Dimethoxybromoamphetamine (DOB), alternatively referred to as brolamfetamine (INN), represents a psychedelic substance and substituted amphetamine belonging to the phenethylamine class of compounds. The synthesis of DOB was initially carried out by Alexander Shulgin in 1967, with comprehensive details regarding its production and effects extensively documented in Shulgin’s renowned publication “PiHKAL: A Chemical Love Story.”

CAS Number64638-07-9 (racemate) 43061-15-0 (R) 43061-16-1 (S) 
3D model (JSmol)Interactive image
UNII67WJC4Y2QY (racemate) C918IS60W6 (R) NXQ58PZ30E (S) 
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The chemical’s complete name is 2,5-dimethoxy-4-bromoamphetamine. DOB possesses a stereocenter, with the R-(–)-DOB being the eutomer. This discovery is significant as it implies that it interacts with different receptors than most other phenethylamines, such as MDMA, where the R-isomer functions as the distomer. The precise extent of DOB’s toxicity remains incompletely understood; however, it is known that elevated doses can induce severe vasoconstriction of the extremities. Within PiHKAL, DOB is recognized as one of the most potent compounds. While its active dose resembles DOI, another psychedelic amphetamine, DOB, has exhibited greater efficacy in triggering downstream effects mediated by 5-HT2 receptors, suggesting a slightly higher risk of overdose-induced vasoconstriction than DOI. Notably, the absence of the amphetamine-related α-methyl group leads to the formation of 2C-B, a compound with lower affinity for the 5-HT2A receptor and weaker receptor agonist properties, resulting in significantly reduced vasoconstriction.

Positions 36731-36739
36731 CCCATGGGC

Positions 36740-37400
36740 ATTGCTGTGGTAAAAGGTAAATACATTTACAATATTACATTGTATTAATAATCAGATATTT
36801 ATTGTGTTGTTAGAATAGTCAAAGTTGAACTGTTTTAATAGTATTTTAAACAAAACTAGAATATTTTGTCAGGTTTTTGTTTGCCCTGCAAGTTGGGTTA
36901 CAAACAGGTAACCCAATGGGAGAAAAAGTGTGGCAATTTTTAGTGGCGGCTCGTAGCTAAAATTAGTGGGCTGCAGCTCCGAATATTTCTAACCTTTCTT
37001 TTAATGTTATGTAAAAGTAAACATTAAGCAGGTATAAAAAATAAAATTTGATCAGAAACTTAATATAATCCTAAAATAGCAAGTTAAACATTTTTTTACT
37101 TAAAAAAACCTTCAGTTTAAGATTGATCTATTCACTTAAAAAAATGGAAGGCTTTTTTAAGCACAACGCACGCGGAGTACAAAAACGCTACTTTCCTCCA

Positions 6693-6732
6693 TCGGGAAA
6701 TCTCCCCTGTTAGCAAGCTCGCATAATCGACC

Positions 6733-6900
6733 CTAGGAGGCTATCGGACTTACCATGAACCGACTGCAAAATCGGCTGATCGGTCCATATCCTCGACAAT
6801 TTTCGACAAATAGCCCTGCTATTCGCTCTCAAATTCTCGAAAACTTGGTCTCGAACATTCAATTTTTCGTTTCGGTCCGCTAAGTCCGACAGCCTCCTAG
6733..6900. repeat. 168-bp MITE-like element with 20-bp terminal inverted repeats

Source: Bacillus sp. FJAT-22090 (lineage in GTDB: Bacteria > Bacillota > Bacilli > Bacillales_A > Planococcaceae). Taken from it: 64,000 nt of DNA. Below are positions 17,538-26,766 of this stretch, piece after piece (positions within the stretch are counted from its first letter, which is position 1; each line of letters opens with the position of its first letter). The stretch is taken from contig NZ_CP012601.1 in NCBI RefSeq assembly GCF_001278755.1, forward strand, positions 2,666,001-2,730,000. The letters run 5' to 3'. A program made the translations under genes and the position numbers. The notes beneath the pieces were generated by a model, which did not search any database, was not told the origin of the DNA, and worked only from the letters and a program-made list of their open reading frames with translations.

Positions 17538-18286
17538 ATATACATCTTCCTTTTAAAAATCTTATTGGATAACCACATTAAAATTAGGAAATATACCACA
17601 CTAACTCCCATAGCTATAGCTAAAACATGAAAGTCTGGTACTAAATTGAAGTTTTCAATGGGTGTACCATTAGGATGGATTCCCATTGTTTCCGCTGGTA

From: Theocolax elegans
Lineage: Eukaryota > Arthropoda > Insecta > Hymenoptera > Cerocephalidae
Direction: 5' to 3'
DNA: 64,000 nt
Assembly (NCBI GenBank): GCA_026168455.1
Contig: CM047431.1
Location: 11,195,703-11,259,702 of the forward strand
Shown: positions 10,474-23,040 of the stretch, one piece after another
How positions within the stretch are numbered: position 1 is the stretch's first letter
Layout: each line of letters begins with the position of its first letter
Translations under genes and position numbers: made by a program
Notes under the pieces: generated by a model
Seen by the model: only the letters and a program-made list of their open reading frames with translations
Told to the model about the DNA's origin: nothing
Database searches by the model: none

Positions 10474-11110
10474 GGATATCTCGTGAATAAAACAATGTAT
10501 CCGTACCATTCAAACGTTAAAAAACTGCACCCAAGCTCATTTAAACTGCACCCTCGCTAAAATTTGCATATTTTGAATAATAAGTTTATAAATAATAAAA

DOB functions as an agonist or partial agonist at the 5-HT2A, 5-HT2B, and 5-HT2C receptors. Its psychedelic impact primarily stems from its agonistic activity at the 5-HT2A receptor. Because of its specific receptor selectivity, DOB is frequently employed in scientific investigations concerning the 5-HT2 receptor subfamily. Additionally, it acts as an agonist of human TAAR1.
Studies suggest that DOB might function as a prodrug metabolized within the lungs. In excessive doses of this hallucinogenic substance, diffuse arterial spasms can occur. However, the vasospasm is responsive to intra-arterial and intravenous vasodilators like tolazoline.

Legal status